I broke off the relationship three months ago, for what I thought was the last time. Then I saw her everywhere. She was flaunting her stuff on sidewalks and nightclubs. She was kissing everyone. I couldn”t help but be jealous. She was supposed to be mine! I had to have her back.

Paul Wong

So I made a date. It was a weekend rendezvous really, just a quickie. It wasn”t going to mean anything. We knew that in advance. She had what I like and I knew how to get her to deliver.

So I opened her up, a cute little pack of Camel straights, unfiltered, down at Leopold Bros. I got a beer and took the first drag. Harsh. Acrid. Marvelous! Oh, come back to papa baby! I know how to treat you right! And boy did she know how to please.

I was swimming in her ocean, in that languid Sea of Nicotine just off the coast of paradise. How I missed that feeling, like a wave of dulling cotton in my brain. I imagined I was in one of those pressure chambers for autistic kids, where the walls close in all padded and secure, like a little closet of solipsism. Too sweet. I became the tobacco.

But this was not the same feeling I”d had three months before, nor was it the same woman I had left three months ago after completing a smoking cessation course to rid me of her cancerous presence. She was strong, like a long-lost cousin in the tobacco family. More potent, more primal, more pre-industrial or pre-Columbian more psychotropic, like tobacco grew before its strength was bred out for commodification. This little darling had slipped through Big Tobacco”s addictive infrastructure to reclaim my allegiance with a renewed vengeance. I chain smoked to take her all in. And that”s when things got weird.

What follows is cloudy, but I”ll try to relate this tale as a warning to those who would succumb to this seductress.

Lady Nicotine waltzed on like a banshee, doing a curtain dance from across the room. She had an illusory female presence, all Hollywood like Ingrid Bergman.

I said “show yourself,” in a voice that was all but controlled by her. “Tell me who you are.”

“I am you,” said she.

She winked and placed her arms around me. Claws deep. Those hooks I remembered. Addictive sensuality had me and I gave in, taking in the sweet smell of her worn leather drenched in stale smoke. I closed my eyes. Lady Nicotine gently bit my lips and plunged an ashtray tongue into my mouth. As our lips prayed, I met a mouth framed by a rich stubbly ruggedness. Stubble? What is this?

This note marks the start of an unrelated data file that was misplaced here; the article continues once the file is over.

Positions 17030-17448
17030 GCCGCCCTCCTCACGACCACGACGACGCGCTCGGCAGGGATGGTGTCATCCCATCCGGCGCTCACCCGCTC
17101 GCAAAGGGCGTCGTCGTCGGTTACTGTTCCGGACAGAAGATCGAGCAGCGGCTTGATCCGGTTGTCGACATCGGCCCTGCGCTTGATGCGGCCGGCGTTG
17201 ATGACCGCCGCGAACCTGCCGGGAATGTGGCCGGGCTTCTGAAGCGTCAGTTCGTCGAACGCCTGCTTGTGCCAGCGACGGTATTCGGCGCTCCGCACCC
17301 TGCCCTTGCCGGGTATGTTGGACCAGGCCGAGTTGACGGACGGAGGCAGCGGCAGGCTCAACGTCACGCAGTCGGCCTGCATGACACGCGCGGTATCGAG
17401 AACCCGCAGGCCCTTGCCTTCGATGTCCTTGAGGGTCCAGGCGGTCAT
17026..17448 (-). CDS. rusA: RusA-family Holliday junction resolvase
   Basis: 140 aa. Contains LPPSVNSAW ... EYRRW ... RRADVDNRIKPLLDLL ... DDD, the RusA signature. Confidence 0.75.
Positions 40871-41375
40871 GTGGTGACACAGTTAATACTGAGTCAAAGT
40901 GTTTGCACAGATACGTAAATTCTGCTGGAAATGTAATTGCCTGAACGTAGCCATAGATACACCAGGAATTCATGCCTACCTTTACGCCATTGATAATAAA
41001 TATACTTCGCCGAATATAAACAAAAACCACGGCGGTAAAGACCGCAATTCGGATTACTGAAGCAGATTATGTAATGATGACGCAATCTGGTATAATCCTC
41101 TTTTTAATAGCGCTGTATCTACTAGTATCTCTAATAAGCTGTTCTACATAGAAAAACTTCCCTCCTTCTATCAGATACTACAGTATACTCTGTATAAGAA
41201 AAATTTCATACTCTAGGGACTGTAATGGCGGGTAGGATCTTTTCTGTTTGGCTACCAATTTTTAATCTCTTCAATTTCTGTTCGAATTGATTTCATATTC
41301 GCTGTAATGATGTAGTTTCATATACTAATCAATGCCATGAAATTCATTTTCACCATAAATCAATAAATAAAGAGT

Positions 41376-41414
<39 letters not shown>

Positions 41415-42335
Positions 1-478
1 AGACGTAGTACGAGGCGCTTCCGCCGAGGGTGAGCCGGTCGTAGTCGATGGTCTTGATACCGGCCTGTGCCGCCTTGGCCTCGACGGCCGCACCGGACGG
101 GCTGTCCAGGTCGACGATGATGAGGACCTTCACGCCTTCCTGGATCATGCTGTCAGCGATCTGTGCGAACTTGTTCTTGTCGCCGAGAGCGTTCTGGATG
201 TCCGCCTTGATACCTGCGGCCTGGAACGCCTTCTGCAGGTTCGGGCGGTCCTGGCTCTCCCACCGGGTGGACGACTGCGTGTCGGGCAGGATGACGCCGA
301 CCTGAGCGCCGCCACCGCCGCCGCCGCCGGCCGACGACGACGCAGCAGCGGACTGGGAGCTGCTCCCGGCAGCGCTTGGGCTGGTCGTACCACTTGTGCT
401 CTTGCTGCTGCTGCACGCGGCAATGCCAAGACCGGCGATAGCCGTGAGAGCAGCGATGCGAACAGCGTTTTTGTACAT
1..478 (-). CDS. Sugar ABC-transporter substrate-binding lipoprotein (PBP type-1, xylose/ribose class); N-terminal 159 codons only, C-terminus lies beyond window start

I opened my eyes to the beautiful demon and took him in. His broad, scruffy chin rubbed mine. His thin cheeks brushed past mine and his pungent was breath in me. “Who are you,” I scoffed. “The Marlboro Man?”

“Come here cowboy,” he heaved as he grabbed my waist and pulled it toward his own. “Are we really gonna do this thing?”

“You”re a man,” I wheezed, as my mind flooded with all the memories of an abusive relationship.

His eyes pierced me to my nicotine-addicted core. “You sound surprised queenie. You”ve been sucking my big white wand all night.”

“But didn”t you die of cancer?” I said, pulling away.

He grabbed me tighter. “No, the actor who played me on TV died. But my presence lives on,” he said, offering me another cigarette.

Suddenly I wanted him. He had me and I had no choice but to run, willy-nilly like an angel in love to the wall of the bar. And I gave him the deepest drag I”ve ever given a man. Finished and relieved, I lit another cigarette and the player vanished into the night.

It hasn”t been the same since. I taste him every time I hack up a wad of mucus. And every time I slip into a Marlboro Country consumer fantasy, I know that I was used.

Do me a favor. Don”t give in to this seducer/seductress. Every time you see a Marlboro ad, give my friend a little kiss and throw him in the trash. Let”s erase this bastard forever.

Josh Wickerham”s column runs every other Wednesday. Give him feedback at www.michigandaily.com/forum or via e-mail at jwickerh@umich.edu.

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